The era of hip US began in 1980 when Reinhard Graf pub­lished the original paper about hip US for the diagno­sis of congenital dislocation of the hip in infants [23]. Over the next years, several publications suggested modifications or advances of this technique, or differ­ent techniques altogether. Traditionally, examination techniques have been categorised according to their im­aging focus (acetabular morphology, femoral head cov­erage) or their technical approach (static vs. dynamic). It is beyond the scope of this paper to describe every dif­ferent sonographic technique that is or has been used or proposed. It is our aim to emphasise the main advan­tages and disadvantages of the most widely used ones and then conclude with evidence based conclusions / recommendations.

Measuring the femoral head coverage (FHC), from a tech­nical point of view, seems to be the easiest and more re­producible way to assess a hip joint. On a standard coro­nal hip scan the percentage of the femoral head covered by the acetabular roof is calculated as demonstrated on the figure (Fig. 3).

Fig. 3. Assessment of Femoral Head Coverage (FHC). FHC (per­centage) is calculated in a standard coronal scan by diving ac­etabular width (distance a, measured from the medial part of the acetabulum to a line parallel to the iliac bone) by the fem­oral head diameter (distance b, measured between lines par­allel to the iliac line, the first from the medial part of the ace­tabulum as in distance a and the second from the outer part of the cartilaginous femoral head). FHC is calculated by the for­mula a/b x 100%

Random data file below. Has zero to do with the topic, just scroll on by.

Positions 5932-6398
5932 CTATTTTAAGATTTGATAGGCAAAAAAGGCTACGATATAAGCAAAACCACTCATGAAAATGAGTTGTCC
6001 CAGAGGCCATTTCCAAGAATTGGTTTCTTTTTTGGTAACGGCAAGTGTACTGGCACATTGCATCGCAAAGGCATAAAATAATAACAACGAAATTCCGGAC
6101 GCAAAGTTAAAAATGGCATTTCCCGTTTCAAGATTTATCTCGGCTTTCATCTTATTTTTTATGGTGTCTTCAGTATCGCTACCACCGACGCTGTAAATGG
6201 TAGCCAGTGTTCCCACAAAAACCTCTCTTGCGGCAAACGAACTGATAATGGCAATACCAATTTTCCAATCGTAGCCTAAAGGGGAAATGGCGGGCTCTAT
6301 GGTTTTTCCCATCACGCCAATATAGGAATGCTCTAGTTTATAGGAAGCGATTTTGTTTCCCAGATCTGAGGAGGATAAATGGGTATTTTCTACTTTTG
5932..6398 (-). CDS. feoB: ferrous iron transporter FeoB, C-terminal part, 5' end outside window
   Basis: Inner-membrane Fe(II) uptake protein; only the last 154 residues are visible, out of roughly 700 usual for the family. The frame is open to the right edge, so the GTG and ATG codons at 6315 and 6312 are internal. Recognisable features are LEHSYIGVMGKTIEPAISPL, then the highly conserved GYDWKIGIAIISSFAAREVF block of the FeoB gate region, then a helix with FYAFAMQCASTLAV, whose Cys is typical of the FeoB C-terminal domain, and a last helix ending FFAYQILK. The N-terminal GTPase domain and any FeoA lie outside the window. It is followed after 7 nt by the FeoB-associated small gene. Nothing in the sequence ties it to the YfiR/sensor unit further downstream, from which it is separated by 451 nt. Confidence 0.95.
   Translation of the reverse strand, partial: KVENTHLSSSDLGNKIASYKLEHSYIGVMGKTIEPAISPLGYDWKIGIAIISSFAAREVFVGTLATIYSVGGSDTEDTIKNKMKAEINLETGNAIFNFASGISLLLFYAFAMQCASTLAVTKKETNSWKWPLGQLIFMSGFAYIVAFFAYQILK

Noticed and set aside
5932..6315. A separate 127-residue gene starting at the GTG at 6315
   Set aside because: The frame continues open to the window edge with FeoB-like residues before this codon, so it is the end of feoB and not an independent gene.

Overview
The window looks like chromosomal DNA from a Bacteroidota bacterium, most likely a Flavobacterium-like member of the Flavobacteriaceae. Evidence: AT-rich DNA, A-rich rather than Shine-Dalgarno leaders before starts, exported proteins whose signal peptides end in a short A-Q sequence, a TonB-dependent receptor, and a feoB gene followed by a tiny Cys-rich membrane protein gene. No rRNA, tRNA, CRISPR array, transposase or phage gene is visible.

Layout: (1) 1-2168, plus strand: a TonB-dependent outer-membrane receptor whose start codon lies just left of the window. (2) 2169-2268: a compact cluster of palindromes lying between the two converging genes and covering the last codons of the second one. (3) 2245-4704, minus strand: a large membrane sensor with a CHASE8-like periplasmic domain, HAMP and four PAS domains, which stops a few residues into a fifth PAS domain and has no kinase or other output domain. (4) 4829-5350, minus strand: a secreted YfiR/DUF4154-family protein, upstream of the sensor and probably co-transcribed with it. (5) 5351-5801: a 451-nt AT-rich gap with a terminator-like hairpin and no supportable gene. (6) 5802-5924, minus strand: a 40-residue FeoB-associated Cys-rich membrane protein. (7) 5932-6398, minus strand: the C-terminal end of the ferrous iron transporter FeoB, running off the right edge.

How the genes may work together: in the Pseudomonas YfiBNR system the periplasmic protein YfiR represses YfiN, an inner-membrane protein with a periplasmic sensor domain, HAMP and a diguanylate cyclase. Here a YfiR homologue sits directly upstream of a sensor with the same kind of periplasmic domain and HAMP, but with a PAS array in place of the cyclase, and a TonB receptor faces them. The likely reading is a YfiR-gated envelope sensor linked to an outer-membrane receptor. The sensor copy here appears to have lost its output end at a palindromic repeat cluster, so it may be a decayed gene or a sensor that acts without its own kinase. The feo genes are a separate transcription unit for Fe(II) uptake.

There are however certain method­ological problems that significantly reduce the value of the technique, which was originally proposed by Morin (USA) and Terjesen (Norway) [25, 26] and is still utilised in Northern Europe. Ovoid shape (and not spherical) of the femoral head [30], alongside with failure to define a standard plane for measurement, makes the meth­od vulnerable to rotational distortions. Furthermore, the classification scheme utilised for assessment has a wide “gray” zone (FHC<50% may be abnormal) and an unsound reasoning behind it. As a result, it is of limited use, restricted in certain geographic areas [31].

Fig. 6. Defining the Standard Plane of examination. For this purpose, a standardised approach is utilised (lower limb-plane-la­brum) to define the correct scanning position and plane. The yellow triangle represents the labrum, the straight line the correct scan­ning plane and the yellow circle the lower limb of the os ilium

Fig. 7a (above), 7b (below). Provided that a correct image at a standard scanning plane has been acquired, morphological classification into four main categories (I to IV) is then performed. This comprises the first step of the interpretation of the scan

Fig. 8. Dramatic drop of surgical intervention rate in young children documented in Austria between 1991 and 2004 (used with per­mission: Graf R. The use of ultrasonography in developmental dysplasia of the hip. Acta Orthop Traumatol Turc 2007; 41 Suppl 1: 6-13)

The authors declared no conflicts of interest.